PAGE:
Today’s Front Yard Nature: an inchworm on a Black Cherry seedling.
This is how nature is supposed to work: native plants = caterpillar food.
No one was eating the equally tiny seedlings of exotic bush honeysuckle in the same porch crack.
My nearest mature Black Cherry tree is blocks away, but every summer, birds poop the purple-painted seeds onto the driveway, the yard and the cracks in the porch. This too, is how nature is supposed to work.
I toss the exotic weeds to shrivel in the sun, but I plant some of the natives in cups to grow, or to give away, or to plant somewhere else when nobody’s watching.
Black Cherry / Prunus serotina is one of the Prunus species on the National Wildlife Federation’s native plant finder for my zipcode. The list states that it can feed 320 species of caterpillar, but right now, this particular Black Cherry is only big enough to support *one.*
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Joanna Brichetto is a naturalist and writer in Nashville, the hackberry-tree capital of the world.
She writes about everyday marvels amid everyday habitat loss, and her essays have appeared in Creative Nonfiction, Brevity, Fourth Genre, Hippocampus, The Hopper, Flyway, The Common, Stonecrop Review, The Fourth River and other journals. Her forthcoming book is Paradise in a Parking Lot: Unlikely Stories from Urban Nature.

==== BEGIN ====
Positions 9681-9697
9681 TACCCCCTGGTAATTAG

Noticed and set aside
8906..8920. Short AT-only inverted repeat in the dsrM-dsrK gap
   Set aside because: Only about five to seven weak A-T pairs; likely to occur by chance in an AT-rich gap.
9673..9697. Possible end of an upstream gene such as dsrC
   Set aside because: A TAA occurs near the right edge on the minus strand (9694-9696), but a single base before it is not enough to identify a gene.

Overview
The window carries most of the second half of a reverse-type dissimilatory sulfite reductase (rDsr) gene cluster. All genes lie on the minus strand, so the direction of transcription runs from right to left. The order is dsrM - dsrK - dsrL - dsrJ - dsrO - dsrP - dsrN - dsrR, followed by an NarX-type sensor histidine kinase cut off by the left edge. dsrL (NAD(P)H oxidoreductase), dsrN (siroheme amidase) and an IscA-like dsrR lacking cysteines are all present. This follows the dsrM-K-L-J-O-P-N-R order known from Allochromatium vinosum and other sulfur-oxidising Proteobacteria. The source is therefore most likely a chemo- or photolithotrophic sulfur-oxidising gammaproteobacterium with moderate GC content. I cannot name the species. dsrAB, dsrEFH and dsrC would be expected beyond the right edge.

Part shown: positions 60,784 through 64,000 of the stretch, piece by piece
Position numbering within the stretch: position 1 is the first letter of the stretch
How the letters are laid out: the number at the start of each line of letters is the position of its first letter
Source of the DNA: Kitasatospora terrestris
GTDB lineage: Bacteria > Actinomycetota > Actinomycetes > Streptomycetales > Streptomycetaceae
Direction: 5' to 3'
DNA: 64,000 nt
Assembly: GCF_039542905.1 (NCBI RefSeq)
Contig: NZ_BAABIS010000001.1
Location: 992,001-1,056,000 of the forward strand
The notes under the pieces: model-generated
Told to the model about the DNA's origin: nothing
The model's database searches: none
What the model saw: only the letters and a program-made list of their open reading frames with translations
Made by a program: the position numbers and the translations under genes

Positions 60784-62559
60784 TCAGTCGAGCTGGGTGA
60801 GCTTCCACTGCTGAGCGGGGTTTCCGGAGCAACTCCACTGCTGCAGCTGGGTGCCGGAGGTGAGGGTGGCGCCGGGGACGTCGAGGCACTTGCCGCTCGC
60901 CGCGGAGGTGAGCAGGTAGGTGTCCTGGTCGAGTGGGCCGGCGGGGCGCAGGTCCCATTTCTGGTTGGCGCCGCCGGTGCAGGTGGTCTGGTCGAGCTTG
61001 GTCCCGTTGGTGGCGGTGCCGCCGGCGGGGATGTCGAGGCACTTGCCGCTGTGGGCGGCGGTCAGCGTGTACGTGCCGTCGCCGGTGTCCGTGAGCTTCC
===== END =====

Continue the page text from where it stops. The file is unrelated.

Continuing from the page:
2 thoughts on “Black Cherry Inchworm”
I love this so much Joanna! I would not even have seen it! Please post this on SSG Facebook!
SO COOL, Joanna – the idea that the closest mature black cherry tree is blocks away, and yet you have seedlings AT YOUR HOUSE!
From: Sidewalk Nature
Reply-To: Sidewalk Nature
Date: Thursday, April 7, 2022 at 11:25 AM
To: Mary Stevens
Subject: [New post] Black Cherry Inchworm
Joanna Brichetto posted: ” Today’s Front Yard Nature: an inchworm on a Black Cherry seedling.This is how nature is supposed to work: native plants = caterpillar food.No one was eating the equally tiny seedlings of exotic bush honeysuckle in the same porch crack. My nearest “
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